Miami tops the list of non-married co-borrowers taking out new residential real estate loans in the first quarter of this year, a new report shows.
Non-married co-borrowers accounted for 40.2 percent of single-family residential real estate loans in the first quarter of 2017, according to the U.S. Residential Property Loan Origination Report by ATTOM Data Solutions. Miami had the highest share of non-married borrowers among 35 cities, followed by Seattle at 37.4 percent, San Diego at 28.9 percent, Los Angeles at 28.2 percent and Portland at 27.7 percent.
Overall, non-married co-borrowers accounted for nearly 22 percent of new single-family purchase loans based on the data collected and analyzed by ATTOM.
For the United States overall, purchase origination loans were down 30 percent from the previous quarter and down 21 percent from a year ago, amid rising mortgage rates. Only about 1.4 million loans were originated on residential properties in the first quarter, and the total dollar volume of loan originations also dropped by 21 percent year-over-year, hitting a three-year low of $348 billion.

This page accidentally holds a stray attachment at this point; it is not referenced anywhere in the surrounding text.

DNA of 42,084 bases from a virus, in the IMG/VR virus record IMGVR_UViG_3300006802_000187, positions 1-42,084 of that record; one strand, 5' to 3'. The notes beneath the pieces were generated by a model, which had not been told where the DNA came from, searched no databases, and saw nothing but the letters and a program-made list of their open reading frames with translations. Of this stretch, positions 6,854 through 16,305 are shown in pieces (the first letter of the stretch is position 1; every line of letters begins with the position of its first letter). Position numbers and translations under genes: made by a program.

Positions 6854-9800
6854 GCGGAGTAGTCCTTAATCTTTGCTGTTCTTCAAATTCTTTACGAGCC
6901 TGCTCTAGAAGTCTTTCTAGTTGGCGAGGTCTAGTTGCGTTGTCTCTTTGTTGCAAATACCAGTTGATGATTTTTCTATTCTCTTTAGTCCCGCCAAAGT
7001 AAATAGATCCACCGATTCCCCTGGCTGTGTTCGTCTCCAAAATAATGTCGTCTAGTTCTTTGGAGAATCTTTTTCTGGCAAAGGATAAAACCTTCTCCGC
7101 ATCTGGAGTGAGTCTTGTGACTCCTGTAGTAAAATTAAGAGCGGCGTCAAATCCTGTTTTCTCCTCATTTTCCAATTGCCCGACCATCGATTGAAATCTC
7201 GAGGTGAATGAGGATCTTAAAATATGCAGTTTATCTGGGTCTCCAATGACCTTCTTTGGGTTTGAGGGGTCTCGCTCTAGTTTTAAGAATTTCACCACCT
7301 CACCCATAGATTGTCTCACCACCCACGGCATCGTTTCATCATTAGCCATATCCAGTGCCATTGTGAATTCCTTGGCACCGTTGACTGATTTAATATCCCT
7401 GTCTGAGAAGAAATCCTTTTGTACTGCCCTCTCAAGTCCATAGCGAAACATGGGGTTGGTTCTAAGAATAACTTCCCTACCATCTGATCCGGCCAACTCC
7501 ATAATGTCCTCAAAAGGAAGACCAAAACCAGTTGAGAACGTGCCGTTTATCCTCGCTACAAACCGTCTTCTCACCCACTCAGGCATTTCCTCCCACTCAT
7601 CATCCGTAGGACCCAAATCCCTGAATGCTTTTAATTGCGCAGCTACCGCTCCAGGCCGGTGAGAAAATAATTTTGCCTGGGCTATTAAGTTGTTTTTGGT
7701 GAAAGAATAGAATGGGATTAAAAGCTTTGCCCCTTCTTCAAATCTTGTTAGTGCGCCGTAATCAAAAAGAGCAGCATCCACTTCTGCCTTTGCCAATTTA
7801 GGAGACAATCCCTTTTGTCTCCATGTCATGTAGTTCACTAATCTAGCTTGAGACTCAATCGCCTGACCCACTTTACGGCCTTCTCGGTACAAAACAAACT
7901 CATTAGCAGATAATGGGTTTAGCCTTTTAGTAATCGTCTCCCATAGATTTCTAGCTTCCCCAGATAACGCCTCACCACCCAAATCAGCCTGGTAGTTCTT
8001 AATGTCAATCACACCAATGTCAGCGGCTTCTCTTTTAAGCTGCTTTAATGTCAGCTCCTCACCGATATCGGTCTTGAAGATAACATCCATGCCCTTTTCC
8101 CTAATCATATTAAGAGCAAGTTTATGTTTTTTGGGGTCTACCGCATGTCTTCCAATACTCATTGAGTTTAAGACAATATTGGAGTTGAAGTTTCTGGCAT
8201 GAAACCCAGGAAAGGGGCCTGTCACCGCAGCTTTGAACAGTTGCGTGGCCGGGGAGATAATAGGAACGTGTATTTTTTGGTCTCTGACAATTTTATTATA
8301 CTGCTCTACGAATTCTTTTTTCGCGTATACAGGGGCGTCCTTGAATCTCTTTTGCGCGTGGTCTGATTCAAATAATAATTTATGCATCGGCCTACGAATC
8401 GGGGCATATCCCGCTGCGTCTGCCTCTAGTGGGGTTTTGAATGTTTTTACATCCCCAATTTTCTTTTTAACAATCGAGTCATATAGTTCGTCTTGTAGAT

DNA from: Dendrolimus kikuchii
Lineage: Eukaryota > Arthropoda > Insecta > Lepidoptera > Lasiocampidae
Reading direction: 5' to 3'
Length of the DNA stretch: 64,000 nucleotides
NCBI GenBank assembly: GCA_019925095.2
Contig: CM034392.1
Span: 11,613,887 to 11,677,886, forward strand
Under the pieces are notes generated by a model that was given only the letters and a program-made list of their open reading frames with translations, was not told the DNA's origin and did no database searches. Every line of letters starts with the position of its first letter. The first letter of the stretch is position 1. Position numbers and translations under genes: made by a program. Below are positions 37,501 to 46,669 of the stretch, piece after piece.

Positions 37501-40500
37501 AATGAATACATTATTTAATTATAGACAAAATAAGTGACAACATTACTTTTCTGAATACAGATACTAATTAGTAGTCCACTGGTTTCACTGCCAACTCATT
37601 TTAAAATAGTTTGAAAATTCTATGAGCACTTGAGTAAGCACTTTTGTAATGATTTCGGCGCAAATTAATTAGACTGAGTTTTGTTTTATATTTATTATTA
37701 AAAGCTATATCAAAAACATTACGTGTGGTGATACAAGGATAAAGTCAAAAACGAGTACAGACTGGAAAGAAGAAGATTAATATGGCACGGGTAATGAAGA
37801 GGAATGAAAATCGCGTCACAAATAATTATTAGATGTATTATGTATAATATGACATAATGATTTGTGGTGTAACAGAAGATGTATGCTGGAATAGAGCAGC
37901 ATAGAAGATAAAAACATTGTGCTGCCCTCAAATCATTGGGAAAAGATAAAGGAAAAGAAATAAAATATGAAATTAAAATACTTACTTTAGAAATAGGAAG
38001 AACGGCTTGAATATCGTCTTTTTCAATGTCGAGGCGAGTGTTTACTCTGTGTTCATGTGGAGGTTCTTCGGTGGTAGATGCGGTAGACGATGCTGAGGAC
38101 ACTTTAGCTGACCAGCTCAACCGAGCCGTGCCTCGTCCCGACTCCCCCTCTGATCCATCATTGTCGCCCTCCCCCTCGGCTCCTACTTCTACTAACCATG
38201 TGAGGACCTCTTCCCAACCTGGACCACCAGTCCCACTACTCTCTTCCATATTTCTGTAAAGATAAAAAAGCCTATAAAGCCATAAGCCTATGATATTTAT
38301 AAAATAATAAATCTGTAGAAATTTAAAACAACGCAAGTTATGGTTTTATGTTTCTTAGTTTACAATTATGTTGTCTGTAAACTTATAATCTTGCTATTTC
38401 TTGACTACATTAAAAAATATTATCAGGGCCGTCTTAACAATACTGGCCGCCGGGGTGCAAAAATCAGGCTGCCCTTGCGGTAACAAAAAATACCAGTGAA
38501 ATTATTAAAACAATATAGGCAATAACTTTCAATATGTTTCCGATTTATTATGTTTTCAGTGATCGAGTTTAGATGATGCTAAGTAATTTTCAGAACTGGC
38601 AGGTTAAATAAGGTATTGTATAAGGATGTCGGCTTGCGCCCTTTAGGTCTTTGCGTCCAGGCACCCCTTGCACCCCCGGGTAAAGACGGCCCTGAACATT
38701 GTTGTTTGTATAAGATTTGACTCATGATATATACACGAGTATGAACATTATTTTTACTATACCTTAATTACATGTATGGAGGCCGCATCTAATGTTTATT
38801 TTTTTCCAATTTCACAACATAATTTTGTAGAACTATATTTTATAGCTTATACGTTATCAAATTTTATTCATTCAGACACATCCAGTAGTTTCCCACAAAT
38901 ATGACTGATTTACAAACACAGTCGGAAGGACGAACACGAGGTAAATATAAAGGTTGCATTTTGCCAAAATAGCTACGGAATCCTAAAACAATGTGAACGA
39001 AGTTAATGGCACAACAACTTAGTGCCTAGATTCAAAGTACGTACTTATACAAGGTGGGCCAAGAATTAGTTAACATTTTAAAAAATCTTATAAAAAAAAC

“Despite the sharp drop in purchase originations, there were some encouraging signs in the data that a larger share of first-time homebuyers participated in the housing market in the first quarter: the share of FHA buyers increased from the previous quarter after two consecutive quarters down, and the median down payment decreased following three consecutive quarters of increases,” said Daren Blomquist, senior vice president at ATTOM Data Solutions, in a statement.
Refinanced loans also hit a rocky ten-year low.
“Rising mortgage rates made qualifying for a home purchase more difficult and refinancing an existing home loan less attractive in the first quarter,” Blomquist said.